Managing hawksbill turtle populations for use and conservation requires (i) adequate scientific understanding of their population status and dynamics and (ii) consideration of the public’s attitudes to this species. This study employs experimental surveys to assess the Australian public’s attitudes towards the hawksbill turtle, their knowledge of it, their views about its sustainable commercial harvesting, and their support and financial contribution for the species’ conservation. Contingent ...

  6. Public Attitudes toward Juveniles Who Commit Crimes: The Relationship between Assessments of Adolescent Development and Attitudes toward Severity of Punishment

    Science.gov (United States)

    Allen, Terrence T.; Trzcinski, Eileen; Kubiak, Sheryl Pimlott

    2012-01-01

    In this article, the authors used a statewide survey to investigate the extent to which beliefs regarding the age at which youth reach maturity, the role of peer influences, and other factors, such as abuse during childhood, are associated with measures of how harshly juveniles should be treated by the justice system. The results of this study…

  7. Public Attitudes toward Animal Research: A Review

    Science.gov (United States)

    Ormandy, Elisabeth H.; Schuppli, Catherine A.

    2014-01-01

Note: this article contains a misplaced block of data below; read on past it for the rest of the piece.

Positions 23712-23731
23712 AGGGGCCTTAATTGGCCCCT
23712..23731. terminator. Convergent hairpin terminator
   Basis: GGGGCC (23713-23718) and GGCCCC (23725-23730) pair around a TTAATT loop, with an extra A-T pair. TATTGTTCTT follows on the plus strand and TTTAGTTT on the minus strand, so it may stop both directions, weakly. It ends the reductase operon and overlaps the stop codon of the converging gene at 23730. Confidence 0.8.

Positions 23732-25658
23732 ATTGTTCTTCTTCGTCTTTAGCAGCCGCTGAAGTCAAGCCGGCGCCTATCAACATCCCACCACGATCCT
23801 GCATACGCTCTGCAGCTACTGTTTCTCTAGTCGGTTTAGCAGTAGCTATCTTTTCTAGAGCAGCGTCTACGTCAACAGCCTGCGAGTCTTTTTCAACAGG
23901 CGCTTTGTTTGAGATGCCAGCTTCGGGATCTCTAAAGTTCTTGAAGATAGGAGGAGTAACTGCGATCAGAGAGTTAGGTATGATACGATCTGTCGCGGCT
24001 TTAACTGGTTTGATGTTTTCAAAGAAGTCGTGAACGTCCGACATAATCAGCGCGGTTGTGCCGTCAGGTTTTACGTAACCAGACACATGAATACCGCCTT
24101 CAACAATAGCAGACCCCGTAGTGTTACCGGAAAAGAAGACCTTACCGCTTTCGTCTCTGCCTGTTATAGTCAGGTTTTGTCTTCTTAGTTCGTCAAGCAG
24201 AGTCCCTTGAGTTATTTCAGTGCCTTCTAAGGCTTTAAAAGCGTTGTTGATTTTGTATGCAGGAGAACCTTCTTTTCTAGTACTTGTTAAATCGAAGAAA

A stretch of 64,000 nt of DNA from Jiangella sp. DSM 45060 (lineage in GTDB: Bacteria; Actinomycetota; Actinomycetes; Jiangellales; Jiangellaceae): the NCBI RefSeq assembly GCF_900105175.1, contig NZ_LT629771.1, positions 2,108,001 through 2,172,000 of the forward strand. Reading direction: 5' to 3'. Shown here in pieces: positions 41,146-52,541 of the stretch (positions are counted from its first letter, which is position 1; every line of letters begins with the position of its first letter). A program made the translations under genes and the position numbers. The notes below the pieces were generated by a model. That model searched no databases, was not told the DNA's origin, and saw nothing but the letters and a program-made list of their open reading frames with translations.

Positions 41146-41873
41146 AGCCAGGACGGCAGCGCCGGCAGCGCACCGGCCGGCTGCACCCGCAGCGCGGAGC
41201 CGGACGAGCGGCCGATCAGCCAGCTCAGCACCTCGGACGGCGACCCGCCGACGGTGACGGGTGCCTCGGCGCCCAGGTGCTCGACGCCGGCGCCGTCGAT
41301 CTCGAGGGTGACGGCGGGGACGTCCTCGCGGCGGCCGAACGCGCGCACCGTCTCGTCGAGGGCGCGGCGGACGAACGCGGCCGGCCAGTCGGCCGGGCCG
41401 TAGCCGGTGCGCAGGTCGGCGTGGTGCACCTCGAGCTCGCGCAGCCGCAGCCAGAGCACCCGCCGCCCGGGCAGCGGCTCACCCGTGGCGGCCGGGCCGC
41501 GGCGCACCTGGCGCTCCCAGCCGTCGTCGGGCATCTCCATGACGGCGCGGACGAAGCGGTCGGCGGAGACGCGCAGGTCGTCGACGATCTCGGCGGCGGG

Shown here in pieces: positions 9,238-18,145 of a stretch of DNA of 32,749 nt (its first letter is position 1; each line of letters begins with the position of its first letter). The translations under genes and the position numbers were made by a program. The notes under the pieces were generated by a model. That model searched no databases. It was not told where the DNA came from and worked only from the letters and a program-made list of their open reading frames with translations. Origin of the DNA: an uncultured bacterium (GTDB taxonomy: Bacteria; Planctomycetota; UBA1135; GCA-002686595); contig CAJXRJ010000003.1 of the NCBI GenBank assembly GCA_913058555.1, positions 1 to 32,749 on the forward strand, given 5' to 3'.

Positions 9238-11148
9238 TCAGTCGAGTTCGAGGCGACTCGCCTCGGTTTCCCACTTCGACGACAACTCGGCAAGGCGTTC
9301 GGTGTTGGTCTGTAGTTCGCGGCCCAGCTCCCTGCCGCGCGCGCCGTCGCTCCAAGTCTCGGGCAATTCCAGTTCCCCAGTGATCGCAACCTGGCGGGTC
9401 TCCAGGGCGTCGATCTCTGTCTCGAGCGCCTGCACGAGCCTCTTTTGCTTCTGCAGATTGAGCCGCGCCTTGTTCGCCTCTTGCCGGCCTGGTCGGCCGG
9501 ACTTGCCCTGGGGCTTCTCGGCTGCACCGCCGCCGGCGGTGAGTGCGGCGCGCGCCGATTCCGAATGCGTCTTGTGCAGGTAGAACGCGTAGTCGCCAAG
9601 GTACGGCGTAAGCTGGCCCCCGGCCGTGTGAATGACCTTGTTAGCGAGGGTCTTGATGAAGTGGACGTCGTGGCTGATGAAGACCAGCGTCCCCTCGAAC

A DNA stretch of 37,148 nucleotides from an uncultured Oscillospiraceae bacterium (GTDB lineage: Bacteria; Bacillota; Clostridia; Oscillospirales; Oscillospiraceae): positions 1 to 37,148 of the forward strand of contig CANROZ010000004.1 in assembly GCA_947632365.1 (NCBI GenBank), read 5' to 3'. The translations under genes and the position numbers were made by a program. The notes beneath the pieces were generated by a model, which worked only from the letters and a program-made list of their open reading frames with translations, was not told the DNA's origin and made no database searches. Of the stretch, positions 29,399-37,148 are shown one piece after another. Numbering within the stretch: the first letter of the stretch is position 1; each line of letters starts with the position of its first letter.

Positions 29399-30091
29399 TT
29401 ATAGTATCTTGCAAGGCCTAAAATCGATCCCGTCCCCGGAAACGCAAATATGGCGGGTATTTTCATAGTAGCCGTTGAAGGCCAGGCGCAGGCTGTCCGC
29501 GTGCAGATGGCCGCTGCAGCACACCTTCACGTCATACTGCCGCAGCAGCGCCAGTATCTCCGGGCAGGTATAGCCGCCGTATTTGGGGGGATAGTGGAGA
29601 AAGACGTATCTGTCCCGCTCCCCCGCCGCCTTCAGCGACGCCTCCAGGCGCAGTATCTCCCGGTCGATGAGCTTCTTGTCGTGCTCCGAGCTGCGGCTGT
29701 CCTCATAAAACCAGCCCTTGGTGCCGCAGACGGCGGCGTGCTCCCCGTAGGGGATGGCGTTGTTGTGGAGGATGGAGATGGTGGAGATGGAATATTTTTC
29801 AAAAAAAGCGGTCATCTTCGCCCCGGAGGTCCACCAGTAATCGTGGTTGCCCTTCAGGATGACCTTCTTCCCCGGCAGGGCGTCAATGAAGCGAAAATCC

Simple Summary Public engagement on issues related to animal research, including exploration of public attitudes, provides a means of achieving socially acceptable scientific practice and oversight through an understanding of societal values and concerns. Numerous studies have been conducted to explore public attitudes toward animal use, and more specifically the use of animals in research. This paper reviews relevant literature using three categories of influential factors: personal and cultural characteristics, animal characteristics, and research characteristics. Abstract The exploration of public attitudes toward animal research is important given recent developments in animal research (e.g., increasing creation and use of genetically modified animals, and plans for progress in areas such as personalized medicine), and the shifting relationship between science and society (i.e., a move toward the democratization of science). As such, public engagement on issues related to animal research, including exploration of public attitudes, provides a means of achieving socially acceptable scientific practice and oversight through an understanding of societal values and concerns. Numerous studies have been conducted to explore public attitudes toward animal use, and more specifically the use of animals in research. This paper reviews relevant literature using three categories of influential factors: personal and cultural characteristics, animal characteristics, and research characteristics. A critique is given of survey style methods used to collect data on public attitudes, and recommendations are given on how best to address current gaps in public attitudes literature. PMID:26480314